Federalist Papers and Paper 10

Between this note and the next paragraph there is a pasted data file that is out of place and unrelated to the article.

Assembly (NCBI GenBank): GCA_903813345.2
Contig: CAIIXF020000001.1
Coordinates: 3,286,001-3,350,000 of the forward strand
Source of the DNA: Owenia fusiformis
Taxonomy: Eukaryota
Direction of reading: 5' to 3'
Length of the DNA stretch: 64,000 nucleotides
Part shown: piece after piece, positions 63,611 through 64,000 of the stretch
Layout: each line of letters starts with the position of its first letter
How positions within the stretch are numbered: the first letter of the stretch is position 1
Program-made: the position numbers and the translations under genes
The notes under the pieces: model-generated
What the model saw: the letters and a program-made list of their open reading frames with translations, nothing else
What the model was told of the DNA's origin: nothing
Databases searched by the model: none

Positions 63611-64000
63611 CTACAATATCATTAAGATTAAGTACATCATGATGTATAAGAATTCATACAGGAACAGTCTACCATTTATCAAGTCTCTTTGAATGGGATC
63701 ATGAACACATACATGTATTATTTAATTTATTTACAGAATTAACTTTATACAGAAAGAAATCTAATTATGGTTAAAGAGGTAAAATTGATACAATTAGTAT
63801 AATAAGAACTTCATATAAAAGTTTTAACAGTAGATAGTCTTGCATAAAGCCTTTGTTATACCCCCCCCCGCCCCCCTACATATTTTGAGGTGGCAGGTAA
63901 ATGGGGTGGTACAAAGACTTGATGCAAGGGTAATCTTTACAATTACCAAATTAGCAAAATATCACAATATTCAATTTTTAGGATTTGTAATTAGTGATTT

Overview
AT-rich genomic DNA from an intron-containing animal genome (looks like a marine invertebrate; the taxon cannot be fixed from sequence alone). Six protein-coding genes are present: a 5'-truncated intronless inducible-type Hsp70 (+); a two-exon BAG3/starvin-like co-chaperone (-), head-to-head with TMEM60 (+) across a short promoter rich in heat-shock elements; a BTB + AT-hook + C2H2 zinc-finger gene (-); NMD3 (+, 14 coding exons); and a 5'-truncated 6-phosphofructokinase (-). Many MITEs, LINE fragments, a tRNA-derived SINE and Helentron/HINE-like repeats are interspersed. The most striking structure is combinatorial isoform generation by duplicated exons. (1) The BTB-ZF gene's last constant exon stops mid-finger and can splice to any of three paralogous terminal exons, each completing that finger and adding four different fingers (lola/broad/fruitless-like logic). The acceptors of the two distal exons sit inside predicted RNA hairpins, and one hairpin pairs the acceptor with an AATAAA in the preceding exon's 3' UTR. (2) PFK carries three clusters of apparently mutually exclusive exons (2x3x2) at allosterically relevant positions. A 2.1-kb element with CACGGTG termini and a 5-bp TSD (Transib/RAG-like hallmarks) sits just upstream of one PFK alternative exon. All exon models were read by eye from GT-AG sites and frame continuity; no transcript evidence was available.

The Federalist Papers are a series of editorials that three of the framers of the constitution whom are: James Madison, Alexander Hamilton, and John Jay wrote in 1788 in support of the ratification of the constitution. These three and the rest of the framers made clear they favored a republican form of government, where the “people” had some voice, as long as it is filtered through chosen representatives. The community would be governed by people holding office as long as their term allowed, depending on the good behavior of elected official during that period. Federalist No. 10 was written in 1787, by James Madison, to the people of the state of New York to help win people over this key state to support their plan for ratification of the constitution. The paper begins to describe how popular governments have perished from the instability, injustice, and confusion introduced into the public councils. It goes on to state that “complaints are everywhere heard from our most considerate and virtuous citizens, equally the friends of public and private faith, and of public and personal liberty, that our governments are too unstable, and the public good is disregarded in the conflicts of rival parties.” (Federalist No. 10) Madison states in “Federalist No. 10” that the problems of government can be traced to “mischiefs of faction.” Faction is defined by Webster as a group within a larger group, in this case the larger group government. Madison defined faction as a group that puts its shared interests ahead of the rights of others, the “people”, or the interests of the community as a whole. These self-serving factions don’t have to be large, but can include the majority of the people, whom are united and actuated by the same common interest or passion or impulse of interest. That directly opposes or is adverse to the rights of other citizens or to the steadfast and aggregate interests of the community. Two factions of our government...
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